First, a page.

The politics of pathology and the making of Gender Identity Disorder. (Book, 2007) [WorldCat.org]
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The politics of pathology and the making of Gender Identity Disorder.

Author: Karl Edward Bryant; University of California, Santa Barbara.
Publisher: [Santa Barbara, Calif.] : University of California, Santa Barbara, 2007.
Dissertation: Ph. D. University of California, Santa Barbara 2007
Edition/Format:   Thesis/dissertation : Document : Thesis/dissertation : eBook   Computer File : English
Summary:
This dissertation is a historical case study of the construction of and debates over the psychiatric diagnosis Gender Identity Disorder of Childhood (GIDC). Based on an analysis of GIDC research and clinical literatures, archival materials, interviews with GIDC clinician-researchers and their critics, and fieldwork at professional and advocacy meetings, this dissertation traces the initial construction of gender
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Details

Genre/Form: Online resources
Dissertations, Academic
Academic theses
Material Type: Document, Thesis/dissertation, Internet resource
Document Type: Internet Resource, Computer File
All Authors / Contributors: Karl Edward Bryant; University of California, Santa Barbara.
ISBN: 9780549268161 0549268162
OCLC Number: 759566950
Notes: Source: Dissertation Abstracts International, Volume: 68-10, Section: A, page: 4504.
Adviser: Beth Schneider.
Description: xiv, 299 leaves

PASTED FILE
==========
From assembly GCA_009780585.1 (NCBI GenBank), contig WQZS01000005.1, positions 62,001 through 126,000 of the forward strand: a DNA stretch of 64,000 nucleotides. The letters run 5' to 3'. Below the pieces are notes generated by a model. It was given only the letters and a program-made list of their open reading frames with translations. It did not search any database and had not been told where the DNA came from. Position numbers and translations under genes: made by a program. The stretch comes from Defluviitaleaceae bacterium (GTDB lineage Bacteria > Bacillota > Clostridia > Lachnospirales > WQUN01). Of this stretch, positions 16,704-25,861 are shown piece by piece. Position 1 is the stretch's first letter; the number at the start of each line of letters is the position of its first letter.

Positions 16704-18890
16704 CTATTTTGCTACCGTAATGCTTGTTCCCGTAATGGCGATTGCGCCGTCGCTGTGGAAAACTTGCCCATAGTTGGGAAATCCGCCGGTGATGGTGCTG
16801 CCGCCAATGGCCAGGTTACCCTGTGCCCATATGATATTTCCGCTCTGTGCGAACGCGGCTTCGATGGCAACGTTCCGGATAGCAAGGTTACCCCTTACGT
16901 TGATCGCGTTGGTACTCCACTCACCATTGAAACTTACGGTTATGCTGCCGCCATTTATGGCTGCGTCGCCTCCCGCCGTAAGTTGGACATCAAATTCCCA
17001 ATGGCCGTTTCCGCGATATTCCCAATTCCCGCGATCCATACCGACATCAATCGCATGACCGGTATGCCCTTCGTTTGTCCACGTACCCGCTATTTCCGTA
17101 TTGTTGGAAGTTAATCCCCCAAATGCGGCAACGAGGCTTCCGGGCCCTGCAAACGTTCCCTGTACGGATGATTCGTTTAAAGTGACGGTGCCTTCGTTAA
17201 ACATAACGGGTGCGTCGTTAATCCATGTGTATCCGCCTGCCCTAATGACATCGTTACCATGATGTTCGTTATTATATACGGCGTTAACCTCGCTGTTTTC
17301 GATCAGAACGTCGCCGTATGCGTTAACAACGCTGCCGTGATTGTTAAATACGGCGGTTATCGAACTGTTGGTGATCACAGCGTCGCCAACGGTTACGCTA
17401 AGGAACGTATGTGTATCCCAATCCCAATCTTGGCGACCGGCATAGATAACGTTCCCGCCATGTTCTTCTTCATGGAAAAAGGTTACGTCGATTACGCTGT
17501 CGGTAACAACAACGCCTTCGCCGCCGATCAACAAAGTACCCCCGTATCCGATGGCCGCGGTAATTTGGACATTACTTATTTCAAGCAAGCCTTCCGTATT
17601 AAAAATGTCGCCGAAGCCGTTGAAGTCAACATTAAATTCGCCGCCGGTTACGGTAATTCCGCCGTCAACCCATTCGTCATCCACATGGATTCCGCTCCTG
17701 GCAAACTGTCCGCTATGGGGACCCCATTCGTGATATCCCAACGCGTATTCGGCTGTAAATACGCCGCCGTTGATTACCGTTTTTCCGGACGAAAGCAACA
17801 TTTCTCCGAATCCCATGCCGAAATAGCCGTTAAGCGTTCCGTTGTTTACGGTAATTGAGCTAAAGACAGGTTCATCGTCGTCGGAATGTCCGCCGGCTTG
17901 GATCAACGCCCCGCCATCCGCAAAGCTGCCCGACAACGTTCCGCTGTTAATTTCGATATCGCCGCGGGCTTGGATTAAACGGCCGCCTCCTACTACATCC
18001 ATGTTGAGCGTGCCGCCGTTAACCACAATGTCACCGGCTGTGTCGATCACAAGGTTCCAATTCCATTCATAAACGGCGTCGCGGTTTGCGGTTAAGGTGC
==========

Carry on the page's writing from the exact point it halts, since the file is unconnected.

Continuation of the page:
Abstract:

This dissertation is a historical case study of the construction of and debates over the psychiatric diagnosis Gender Identity Disorder of Childhood (GIDC). Based on an analysis of GIDC research and clinical literatures, archival materials, interviews with GIDC clinician-researchers and their critics, and fieldwork at professional and advocacy meetings, this dissertation traces the initial construction of gender variant children as a medicopsychological "problem," the 1980 formalization of the GIDC diagnosis, and the continuing debates over its legitimacy up to the present.

My dissertation shows the ways in which debates over GIDC have been one key site for theorizing the relationship between gender and sexuality. Additionally, while stakeholders in debates over the legitimacy of GIDC have generally been understood as adversaries, I show how both GIDC defenders and GIDC critics work within a common framework based on the discursive, material and historical conditions from which GIDC was produced. Based on these findings, I discuss the limitations of current critiques of GIDC, and suggest new directions for future advocacy and research.

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